Efficiency: The Trap of Modern Design

We live in a culture, and work in a field, that prizes and demands efficiency. A million things always need to be done immediately, and at least a thousand projects needed launch yesterday. We make endless to-do lists, debate time tracking and performance metrics, hire project managers by the truckload, and do everything in our power to wring every last drop of “efficiency” out of our daily lives.

And often, we’re making a mistake. Continue reading “Efficiency: The Trap of Modern Design”

Practical Tips for Staying Student-Centered

We use the term student-centered in instructional design all the time. And that’s good. We obviously want our eLearning to focus on the students and their needs. Sometimes, it can be tricky to do that though, particularly when Continue reading “Practical Tips for Staying Student-Centered”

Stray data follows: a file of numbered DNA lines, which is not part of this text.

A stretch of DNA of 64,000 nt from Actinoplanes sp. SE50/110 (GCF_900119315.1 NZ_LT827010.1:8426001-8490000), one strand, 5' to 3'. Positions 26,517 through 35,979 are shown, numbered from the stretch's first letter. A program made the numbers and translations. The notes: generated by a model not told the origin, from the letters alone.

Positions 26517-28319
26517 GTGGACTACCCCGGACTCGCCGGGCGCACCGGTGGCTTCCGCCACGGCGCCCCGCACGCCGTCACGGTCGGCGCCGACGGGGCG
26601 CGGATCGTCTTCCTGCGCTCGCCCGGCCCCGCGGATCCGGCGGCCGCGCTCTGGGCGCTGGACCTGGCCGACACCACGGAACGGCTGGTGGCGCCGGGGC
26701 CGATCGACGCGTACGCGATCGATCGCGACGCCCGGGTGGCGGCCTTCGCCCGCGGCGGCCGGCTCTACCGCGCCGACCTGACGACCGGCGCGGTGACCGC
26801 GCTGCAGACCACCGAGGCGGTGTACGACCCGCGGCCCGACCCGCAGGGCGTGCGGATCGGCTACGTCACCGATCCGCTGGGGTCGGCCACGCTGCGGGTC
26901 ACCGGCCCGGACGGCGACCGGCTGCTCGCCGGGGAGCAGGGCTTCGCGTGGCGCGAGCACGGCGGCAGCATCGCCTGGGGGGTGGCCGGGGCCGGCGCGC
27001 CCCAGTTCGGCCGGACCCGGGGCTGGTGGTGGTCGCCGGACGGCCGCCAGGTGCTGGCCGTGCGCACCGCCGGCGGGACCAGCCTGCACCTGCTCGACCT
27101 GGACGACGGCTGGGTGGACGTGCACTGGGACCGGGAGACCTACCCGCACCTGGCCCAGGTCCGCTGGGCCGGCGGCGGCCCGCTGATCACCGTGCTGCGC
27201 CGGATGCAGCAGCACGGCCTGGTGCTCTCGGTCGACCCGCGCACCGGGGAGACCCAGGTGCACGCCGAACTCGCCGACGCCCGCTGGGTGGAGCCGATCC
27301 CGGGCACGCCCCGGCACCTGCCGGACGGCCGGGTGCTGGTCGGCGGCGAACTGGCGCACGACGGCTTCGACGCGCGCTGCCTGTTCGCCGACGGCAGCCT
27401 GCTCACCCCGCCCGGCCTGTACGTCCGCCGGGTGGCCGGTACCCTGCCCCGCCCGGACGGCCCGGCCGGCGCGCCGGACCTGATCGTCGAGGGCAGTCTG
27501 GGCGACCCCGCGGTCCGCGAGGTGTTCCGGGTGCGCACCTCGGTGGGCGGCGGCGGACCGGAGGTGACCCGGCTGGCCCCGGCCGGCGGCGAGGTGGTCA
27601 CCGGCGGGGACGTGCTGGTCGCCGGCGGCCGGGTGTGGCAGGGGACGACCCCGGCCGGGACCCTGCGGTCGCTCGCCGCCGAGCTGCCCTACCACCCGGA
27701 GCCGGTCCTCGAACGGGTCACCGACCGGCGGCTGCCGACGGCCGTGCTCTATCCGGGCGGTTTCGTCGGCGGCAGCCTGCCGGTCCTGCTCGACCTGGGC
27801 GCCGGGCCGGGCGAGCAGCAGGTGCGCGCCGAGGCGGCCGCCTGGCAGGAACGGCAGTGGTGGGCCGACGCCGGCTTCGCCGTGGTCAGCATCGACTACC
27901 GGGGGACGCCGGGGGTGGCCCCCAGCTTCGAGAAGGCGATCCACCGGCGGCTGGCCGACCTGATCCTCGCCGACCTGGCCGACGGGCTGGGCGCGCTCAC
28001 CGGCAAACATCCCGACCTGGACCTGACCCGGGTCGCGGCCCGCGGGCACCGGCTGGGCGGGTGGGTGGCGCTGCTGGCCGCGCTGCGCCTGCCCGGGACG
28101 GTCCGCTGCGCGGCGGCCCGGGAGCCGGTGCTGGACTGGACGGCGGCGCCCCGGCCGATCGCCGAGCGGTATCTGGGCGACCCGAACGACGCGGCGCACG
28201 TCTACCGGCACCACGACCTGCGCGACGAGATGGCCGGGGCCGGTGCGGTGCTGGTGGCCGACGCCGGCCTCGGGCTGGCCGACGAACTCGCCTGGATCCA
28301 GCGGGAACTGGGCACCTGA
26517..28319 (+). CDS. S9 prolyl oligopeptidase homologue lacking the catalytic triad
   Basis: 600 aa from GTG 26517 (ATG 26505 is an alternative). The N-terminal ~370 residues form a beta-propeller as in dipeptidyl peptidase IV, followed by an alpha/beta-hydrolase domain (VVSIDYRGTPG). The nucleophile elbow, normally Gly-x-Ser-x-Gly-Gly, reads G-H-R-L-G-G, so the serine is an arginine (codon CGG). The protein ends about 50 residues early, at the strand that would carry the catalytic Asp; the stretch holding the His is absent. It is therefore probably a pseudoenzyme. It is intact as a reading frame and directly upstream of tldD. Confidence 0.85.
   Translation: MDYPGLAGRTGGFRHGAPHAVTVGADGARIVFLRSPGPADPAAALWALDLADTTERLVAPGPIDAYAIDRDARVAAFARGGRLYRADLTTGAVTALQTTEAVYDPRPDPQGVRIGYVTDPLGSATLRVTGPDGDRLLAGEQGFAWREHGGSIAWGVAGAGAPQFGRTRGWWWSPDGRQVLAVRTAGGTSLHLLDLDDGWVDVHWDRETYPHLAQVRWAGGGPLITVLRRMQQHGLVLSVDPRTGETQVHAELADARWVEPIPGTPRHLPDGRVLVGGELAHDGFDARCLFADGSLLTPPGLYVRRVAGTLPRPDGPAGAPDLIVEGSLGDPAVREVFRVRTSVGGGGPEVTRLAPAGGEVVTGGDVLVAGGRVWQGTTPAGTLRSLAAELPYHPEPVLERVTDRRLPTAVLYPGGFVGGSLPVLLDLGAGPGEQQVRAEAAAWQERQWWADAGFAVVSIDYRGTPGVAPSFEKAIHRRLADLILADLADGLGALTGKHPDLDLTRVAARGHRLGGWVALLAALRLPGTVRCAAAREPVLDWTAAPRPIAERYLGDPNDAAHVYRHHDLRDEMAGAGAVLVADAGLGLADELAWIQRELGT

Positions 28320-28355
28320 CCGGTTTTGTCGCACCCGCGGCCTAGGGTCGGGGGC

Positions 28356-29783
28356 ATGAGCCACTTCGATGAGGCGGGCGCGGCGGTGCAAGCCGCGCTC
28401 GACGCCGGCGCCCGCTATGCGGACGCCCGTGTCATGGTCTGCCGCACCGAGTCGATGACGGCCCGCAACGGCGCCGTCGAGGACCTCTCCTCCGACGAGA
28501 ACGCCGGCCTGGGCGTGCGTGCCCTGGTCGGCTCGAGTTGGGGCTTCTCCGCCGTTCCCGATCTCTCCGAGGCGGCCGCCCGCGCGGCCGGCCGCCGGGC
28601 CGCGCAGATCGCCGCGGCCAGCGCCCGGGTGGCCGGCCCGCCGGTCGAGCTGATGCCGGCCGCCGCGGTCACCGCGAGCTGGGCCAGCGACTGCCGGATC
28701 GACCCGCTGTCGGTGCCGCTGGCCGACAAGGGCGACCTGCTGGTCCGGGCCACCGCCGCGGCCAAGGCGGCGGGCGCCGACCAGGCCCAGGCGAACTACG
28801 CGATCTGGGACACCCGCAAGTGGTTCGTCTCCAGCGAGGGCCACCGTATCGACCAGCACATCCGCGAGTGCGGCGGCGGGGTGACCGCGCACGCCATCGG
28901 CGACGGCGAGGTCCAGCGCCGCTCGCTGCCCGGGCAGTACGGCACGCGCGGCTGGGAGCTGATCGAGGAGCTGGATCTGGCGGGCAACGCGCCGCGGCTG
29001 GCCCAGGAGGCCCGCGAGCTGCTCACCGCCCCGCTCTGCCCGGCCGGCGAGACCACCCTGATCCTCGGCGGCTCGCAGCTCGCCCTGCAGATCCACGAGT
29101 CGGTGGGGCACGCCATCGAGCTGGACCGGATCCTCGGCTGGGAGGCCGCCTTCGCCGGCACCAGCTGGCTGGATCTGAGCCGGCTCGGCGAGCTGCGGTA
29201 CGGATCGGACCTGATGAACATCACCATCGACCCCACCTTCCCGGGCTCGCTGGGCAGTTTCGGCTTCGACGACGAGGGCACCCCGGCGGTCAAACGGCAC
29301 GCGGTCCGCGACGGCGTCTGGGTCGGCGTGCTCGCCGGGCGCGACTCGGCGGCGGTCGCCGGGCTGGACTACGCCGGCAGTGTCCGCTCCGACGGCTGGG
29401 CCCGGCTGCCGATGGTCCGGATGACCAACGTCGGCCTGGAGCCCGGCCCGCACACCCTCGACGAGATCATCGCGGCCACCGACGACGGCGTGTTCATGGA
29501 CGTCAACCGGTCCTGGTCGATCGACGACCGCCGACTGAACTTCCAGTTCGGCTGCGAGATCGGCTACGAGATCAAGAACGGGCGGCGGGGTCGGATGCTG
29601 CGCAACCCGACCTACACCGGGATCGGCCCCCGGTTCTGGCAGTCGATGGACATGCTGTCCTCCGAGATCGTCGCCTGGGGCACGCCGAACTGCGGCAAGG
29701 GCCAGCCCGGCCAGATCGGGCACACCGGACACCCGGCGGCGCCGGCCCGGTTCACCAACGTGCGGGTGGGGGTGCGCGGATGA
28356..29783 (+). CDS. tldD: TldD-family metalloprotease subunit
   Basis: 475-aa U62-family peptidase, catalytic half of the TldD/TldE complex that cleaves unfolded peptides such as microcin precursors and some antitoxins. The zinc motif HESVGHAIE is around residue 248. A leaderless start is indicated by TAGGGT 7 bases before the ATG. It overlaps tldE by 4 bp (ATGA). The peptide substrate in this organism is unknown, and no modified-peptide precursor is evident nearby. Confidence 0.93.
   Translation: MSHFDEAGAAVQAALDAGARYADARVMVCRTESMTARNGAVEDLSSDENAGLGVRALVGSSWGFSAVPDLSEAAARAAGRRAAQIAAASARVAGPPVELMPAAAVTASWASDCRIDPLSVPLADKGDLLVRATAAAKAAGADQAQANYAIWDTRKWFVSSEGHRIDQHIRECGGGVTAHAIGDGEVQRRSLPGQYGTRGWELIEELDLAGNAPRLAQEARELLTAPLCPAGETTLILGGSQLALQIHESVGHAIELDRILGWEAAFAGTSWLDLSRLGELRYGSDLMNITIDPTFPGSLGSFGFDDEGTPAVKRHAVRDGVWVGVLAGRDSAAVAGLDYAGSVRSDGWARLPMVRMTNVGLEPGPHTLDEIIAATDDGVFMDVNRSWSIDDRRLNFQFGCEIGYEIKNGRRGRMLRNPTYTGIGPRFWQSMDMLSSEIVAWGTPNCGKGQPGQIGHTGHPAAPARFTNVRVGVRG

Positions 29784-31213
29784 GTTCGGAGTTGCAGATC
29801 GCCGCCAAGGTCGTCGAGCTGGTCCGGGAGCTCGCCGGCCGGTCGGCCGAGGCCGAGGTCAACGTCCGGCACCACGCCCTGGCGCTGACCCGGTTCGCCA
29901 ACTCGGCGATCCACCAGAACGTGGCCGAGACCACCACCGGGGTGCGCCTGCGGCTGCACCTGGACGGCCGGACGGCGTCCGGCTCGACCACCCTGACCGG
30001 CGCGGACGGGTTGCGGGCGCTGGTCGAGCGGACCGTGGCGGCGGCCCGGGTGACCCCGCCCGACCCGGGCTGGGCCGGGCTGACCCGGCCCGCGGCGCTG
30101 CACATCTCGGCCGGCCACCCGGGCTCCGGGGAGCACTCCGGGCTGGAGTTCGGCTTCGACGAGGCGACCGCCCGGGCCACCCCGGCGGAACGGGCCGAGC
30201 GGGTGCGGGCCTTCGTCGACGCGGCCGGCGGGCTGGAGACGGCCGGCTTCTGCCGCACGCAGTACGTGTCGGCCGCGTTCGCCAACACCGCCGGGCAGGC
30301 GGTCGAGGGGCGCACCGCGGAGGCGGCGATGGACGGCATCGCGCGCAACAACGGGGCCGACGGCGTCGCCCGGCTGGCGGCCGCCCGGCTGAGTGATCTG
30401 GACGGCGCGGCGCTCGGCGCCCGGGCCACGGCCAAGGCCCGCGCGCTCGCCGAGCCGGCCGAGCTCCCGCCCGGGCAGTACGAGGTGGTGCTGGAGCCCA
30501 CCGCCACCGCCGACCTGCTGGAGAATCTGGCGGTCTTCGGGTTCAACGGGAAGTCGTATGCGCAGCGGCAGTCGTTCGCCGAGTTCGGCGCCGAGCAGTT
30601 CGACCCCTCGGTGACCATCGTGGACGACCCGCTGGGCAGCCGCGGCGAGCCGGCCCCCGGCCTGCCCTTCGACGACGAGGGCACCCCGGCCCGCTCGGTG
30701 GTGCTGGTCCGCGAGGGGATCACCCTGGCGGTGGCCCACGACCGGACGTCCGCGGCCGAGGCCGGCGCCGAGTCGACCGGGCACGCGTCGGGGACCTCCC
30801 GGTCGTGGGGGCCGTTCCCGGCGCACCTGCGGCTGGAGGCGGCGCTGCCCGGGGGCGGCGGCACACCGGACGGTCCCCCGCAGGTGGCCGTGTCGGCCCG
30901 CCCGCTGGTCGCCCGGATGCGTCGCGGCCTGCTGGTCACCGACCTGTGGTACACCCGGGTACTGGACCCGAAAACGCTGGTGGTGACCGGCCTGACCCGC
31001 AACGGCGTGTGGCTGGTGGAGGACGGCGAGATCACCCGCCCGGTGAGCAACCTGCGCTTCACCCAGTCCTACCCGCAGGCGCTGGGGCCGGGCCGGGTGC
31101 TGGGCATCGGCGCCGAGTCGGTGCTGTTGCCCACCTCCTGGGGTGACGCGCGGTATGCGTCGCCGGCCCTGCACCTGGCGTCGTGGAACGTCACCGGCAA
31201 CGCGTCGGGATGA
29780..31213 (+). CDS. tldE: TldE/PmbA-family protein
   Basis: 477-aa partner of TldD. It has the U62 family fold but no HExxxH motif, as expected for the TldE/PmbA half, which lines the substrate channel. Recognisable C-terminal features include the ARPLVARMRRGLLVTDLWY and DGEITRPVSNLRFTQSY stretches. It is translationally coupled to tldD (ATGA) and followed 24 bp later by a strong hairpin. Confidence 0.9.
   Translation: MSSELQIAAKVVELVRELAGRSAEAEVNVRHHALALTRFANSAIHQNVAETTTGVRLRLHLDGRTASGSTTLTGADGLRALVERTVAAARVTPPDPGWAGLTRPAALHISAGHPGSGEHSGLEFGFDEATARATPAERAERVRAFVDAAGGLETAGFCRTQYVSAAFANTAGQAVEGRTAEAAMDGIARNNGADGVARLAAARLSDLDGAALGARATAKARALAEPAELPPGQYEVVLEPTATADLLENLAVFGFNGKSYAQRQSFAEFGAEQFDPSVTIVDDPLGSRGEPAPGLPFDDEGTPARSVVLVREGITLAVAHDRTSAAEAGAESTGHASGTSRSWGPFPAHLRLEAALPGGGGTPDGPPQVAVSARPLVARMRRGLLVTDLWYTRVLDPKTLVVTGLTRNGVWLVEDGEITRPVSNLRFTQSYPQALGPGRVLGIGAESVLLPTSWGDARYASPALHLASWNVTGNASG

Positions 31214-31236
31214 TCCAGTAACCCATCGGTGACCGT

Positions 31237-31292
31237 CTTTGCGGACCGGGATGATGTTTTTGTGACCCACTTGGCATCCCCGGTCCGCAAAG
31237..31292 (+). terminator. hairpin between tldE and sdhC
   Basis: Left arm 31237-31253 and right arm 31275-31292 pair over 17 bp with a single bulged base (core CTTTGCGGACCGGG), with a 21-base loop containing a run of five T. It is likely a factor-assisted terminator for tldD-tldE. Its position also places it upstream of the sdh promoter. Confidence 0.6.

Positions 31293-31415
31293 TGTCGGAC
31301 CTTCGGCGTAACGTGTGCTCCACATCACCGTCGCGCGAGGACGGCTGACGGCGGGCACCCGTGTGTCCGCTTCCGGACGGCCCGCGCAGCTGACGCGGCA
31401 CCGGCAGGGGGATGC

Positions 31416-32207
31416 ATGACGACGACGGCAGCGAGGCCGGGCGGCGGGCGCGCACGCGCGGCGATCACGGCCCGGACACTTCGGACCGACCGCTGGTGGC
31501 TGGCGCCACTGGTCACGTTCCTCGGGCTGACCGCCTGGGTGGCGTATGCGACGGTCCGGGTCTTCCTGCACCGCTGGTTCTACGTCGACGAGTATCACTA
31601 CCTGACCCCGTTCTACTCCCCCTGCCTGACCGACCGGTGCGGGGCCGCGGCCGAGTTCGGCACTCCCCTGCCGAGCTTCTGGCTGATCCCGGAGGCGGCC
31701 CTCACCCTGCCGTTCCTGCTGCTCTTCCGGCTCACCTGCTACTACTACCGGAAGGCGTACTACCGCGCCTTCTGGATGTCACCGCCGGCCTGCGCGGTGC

Student-Centered Faculty Training

A few years ago, a friend stopped by for a visit. When it was time for her to leave, I walked her to the front door where we chatted a bit. I slipped on a pair of black flats sitting in front of the door and continued talking. We exhausted our good-byes, and my friend grew silent.

Finally she said: “I’d leave if I could have my shoes!”

It turns out we had the very same shoes, and I had slipped HERS on by mistake! #embarrassing

A Mile in a Student’s Shoes Builds Empathy

In the context of teaching and learning online, Continue reading “Student-Centered Faculty Training”

4 Tips to Survive Rapid Course Development on a Deadline

We’ve all been there. The course launches in two days. Your SME just gave you another laundry list of ‘essential’ revisions, and entire sections of the course need to be added. So, other than starting an intravenous drip of caffeine, how do you tackle rapid development without going insane? Here are four tips and tricks to help you meet your course development deadline.

Plan

You’ve heard it a hundred times: “Plan the Work. Work the Plan.” When you’re in crunch mode, however, Continue reading “4 Tips to Survive Rapid Course Development on a Deadline”